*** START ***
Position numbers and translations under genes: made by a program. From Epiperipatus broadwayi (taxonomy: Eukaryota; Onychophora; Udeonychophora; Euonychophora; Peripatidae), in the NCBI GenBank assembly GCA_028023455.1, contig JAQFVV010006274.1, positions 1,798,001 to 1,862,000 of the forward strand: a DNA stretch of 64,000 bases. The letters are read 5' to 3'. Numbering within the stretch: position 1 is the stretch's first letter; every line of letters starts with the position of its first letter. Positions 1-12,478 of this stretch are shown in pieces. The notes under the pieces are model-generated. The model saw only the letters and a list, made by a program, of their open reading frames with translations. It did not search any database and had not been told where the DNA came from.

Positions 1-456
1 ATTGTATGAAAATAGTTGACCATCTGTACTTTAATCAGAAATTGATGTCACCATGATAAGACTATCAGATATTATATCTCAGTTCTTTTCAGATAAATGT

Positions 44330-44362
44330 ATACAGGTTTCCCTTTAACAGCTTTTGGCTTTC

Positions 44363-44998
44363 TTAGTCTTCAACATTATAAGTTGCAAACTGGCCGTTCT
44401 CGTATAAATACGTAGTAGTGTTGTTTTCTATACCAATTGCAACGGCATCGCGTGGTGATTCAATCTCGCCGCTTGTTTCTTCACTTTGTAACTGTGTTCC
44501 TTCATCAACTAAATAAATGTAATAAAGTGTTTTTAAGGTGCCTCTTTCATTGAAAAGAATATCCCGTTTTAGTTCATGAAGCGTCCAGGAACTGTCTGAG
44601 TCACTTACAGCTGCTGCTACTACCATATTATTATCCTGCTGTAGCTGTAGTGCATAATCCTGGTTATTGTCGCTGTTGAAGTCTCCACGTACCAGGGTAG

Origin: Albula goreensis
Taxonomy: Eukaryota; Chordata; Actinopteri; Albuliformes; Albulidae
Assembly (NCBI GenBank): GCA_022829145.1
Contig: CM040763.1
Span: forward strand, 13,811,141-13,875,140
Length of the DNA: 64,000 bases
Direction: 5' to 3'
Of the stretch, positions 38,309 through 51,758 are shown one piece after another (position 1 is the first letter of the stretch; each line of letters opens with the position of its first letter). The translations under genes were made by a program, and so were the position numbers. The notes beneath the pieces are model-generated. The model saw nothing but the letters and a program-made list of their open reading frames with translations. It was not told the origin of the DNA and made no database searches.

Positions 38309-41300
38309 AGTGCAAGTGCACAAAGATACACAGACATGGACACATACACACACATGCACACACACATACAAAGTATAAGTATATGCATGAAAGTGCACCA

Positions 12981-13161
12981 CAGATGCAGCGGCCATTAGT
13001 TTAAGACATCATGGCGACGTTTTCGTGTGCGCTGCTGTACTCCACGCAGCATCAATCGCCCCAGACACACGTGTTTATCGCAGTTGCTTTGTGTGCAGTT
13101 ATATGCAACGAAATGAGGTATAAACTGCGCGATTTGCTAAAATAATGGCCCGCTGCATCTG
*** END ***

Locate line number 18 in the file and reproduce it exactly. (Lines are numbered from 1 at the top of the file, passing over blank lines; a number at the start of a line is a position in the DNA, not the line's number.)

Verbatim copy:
Of the stretch, positions 38,309 through 51,758 are shown one piece after another (position 1 is the first letter of the stretch; each line of letters opens with the position of its first letter). The translations under genes were made by a program, and so were the position numbers. The notes beneath the pieces are model-generated. The model saw nothing but the letters and a program-made list of their open reading frames with translations. It was not told the origin of the DNA and made no database searches.